Schenectady County Community College’s plan to expand into the city of Albany hit a bump this week, as the Albany County Legislature put approval of the general contractor for the project on hold.
With the move, Albany County Executive Daniel McCoy issued a statement Tuesday saying he was mystified by the delay and noting that no issues had been raised previously. He also feared any delay could threaten to delay the project. He wasn’t available later for comment.
But County Legislator Frank Commisso said the delay was because the low bidder on the contract didn’t meet a long-standing apprenticeship program requirement for contractors on large county projects.
Exactly what the delay means for the SCCC project was unclear Tuesday. But the delay is expected to last at least a month, until the next meeting of the full Albany County Legislature, set for June 10.
SCCC board of trustees Chairwoman Denise Murphy McGraw said Tuesday that she was seeking official word on the reasons for the delay.
When told of Commisso’s concerns, she said apprenticeship programs were important to SCCC as well. But she hopes the issue can be resolved quickly.
The college announced in January that it would be expanding into a satellite location at the Albany County office building.
The plans are to renovate 10,000 square feet on the second floor of 112 State St. that is currently vacant offices. Albany County is doing the renovations and then will lease the space to SCCC.
The goal has been to start with at least 1,000 students and build from there, officials said in announcing the plan. The college expects to offer general education classes at the Albany location and other classes from its programs to be determined.
The Albany satellite location was originally announced to open this fall. Those plans, though, were put off until January 2014 for reasons not related to the delay in signing a general contractor, McGraw said. College officials pushed the date back to ensure that everything with staffing, technology and other issues was done correctly, she said.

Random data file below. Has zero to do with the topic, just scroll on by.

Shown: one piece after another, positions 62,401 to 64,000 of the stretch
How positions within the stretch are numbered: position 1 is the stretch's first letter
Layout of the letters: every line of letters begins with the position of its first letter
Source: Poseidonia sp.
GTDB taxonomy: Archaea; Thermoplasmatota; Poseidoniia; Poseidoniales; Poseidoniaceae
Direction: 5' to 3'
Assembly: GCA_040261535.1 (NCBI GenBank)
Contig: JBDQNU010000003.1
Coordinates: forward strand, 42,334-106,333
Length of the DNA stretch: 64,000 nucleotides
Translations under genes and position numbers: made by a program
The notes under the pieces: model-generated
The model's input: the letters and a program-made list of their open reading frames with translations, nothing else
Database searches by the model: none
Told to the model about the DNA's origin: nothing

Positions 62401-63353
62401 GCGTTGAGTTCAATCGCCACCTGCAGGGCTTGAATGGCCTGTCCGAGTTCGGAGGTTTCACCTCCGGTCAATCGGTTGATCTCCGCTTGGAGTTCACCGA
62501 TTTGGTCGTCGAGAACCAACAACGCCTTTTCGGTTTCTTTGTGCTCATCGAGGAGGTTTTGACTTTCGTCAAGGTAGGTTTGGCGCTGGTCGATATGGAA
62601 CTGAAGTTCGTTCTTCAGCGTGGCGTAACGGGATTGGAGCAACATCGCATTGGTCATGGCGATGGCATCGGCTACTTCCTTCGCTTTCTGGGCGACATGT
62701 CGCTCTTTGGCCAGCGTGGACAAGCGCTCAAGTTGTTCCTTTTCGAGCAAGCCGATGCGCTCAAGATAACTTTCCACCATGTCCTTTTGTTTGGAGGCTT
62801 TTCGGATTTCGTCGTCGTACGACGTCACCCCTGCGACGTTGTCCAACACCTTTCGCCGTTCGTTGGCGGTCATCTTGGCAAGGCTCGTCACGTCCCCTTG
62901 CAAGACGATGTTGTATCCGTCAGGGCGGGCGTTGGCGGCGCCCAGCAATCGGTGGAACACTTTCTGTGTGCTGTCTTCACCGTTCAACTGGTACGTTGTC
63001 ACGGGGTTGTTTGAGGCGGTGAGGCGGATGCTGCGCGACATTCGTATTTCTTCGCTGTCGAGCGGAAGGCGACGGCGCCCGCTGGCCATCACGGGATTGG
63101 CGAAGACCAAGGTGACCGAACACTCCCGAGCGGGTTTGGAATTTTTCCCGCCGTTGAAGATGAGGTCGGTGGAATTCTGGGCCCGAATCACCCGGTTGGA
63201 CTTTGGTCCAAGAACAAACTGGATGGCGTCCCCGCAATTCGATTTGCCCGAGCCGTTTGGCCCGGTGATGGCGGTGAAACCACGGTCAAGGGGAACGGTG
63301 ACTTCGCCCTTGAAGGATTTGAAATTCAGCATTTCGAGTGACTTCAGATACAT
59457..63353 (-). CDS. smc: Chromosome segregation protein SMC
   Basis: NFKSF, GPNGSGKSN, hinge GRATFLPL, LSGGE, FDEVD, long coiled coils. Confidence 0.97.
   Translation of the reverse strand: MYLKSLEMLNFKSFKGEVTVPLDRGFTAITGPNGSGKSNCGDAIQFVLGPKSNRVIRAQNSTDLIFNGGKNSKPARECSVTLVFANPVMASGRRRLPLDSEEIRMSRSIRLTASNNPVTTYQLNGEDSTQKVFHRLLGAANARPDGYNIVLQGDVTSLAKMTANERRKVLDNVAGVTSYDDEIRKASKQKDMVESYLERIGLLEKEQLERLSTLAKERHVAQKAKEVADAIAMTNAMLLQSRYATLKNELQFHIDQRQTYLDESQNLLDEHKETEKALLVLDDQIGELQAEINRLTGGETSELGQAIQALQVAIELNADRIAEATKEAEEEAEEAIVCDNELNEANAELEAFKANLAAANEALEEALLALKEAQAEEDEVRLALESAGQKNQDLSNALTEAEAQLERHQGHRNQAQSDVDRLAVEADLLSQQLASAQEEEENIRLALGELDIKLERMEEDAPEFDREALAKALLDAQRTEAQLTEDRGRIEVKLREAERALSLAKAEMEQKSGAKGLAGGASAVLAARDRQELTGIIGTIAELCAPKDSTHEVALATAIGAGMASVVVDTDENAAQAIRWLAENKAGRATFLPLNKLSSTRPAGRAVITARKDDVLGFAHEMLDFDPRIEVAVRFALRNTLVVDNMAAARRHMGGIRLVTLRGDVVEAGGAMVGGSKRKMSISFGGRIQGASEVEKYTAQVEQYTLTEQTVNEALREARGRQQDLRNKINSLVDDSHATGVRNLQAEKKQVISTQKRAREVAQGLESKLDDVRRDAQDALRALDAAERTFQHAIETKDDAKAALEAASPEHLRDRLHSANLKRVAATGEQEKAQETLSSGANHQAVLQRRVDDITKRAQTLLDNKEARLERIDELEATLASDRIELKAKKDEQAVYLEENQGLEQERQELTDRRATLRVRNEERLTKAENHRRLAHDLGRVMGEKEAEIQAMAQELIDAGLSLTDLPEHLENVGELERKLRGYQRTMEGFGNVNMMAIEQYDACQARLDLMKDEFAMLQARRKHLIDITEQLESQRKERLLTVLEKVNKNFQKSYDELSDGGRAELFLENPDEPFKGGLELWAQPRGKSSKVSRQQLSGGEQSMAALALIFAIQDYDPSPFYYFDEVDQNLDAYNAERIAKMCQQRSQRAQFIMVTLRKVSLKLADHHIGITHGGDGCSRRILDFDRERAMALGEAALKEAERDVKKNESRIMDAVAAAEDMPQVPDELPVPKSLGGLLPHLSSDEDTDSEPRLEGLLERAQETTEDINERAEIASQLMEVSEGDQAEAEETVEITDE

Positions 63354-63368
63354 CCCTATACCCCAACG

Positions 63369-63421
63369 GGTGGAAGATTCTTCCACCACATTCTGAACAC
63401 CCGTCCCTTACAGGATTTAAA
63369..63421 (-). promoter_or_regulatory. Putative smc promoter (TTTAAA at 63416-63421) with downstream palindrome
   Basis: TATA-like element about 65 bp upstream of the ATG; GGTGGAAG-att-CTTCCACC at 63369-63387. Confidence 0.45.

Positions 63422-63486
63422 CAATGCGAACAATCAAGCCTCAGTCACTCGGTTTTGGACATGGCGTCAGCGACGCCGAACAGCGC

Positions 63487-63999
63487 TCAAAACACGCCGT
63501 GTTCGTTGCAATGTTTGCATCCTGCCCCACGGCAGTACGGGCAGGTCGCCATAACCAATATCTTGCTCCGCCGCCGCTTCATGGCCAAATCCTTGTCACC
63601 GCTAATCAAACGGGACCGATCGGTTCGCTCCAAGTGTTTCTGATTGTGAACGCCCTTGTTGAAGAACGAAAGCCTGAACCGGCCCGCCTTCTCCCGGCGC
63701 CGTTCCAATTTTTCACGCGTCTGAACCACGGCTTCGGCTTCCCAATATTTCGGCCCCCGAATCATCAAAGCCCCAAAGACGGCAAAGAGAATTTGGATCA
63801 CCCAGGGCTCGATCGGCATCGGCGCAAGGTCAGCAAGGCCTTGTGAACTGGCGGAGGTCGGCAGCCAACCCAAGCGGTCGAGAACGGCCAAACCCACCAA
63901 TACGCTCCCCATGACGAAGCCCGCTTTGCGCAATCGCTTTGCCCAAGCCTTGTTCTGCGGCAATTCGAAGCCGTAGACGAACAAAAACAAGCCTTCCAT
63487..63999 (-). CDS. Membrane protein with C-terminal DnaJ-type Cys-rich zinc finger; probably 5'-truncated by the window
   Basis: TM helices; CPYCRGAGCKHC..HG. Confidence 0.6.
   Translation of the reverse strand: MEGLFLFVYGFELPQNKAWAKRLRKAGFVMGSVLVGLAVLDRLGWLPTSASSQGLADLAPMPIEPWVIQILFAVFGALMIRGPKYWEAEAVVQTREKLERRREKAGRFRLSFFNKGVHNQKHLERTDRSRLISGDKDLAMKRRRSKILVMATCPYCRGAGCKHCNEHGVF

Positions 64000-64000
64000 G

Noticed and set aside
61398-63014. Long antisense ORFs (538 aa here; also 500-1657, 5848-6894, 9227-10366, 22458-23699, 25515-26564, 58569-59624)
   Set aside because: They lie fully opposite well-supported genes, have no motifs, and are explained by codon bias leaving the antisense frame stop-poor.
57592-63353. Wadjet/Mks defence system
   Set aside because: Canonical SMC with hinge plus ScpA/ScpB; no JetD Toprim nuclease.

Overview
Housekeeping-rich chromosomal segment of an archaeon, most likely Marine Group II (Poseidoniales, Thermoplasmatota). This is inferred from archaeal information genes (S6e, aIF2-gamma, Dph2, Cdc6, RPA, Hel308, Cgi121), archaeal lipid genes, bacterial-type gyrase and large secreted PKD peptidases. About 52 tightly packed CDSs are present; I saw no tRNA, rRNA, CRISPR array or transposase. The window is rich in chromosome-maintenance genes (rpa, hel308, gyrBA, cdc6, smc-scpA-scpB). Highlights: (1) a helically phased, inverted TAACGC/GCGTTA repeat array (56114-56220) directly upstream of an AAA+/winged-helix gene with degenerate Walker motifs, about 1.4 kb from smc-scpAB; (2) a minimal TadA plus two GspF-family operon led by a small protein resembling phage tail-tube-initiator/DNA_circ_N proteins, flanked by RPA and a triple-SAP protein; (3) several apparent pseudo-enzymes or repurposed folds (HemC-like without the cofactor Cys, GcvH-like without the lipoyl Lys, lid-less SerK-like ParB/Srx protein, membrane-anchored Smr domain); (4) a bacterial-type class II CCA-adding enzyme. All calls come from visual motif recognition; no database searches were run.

With the opening already moved back, McGraw said, there is some leeway on the renovations, but the college still wants to get things going as soon as possible.
Commisso said the low bidder for the general contracting work was Wainschaf Associates, of Rensselaer, at just less than $500,000.
But Commisso said Wainschaf doesn’t meet the county’s longstanding requirement for an apprenticeship program for projects over $250,000. Wainschaf can now prove to the county that it has one. If it doesn’t, Commisso said, the county could go with the next lowest bidder. He said the issue could be resolved by the June 10 meeting.
Other municipalities and the state have similar apprenticeship program requirements. Those supporting the requirements have argued that they help recruit young people into construction trades. Non-union businesses claim that requirements were meant to exclude them from working on some public works projects.
It was unclear Tuesday why Wainschaf hasn’t met the requirement. Company officials could not be reached for comment Tuesday.
Despite the delay in the general contractor approval, the county Legislature approved other parts of the plan, officials said, including the lease agreement and agreements for electrical and mechanical services.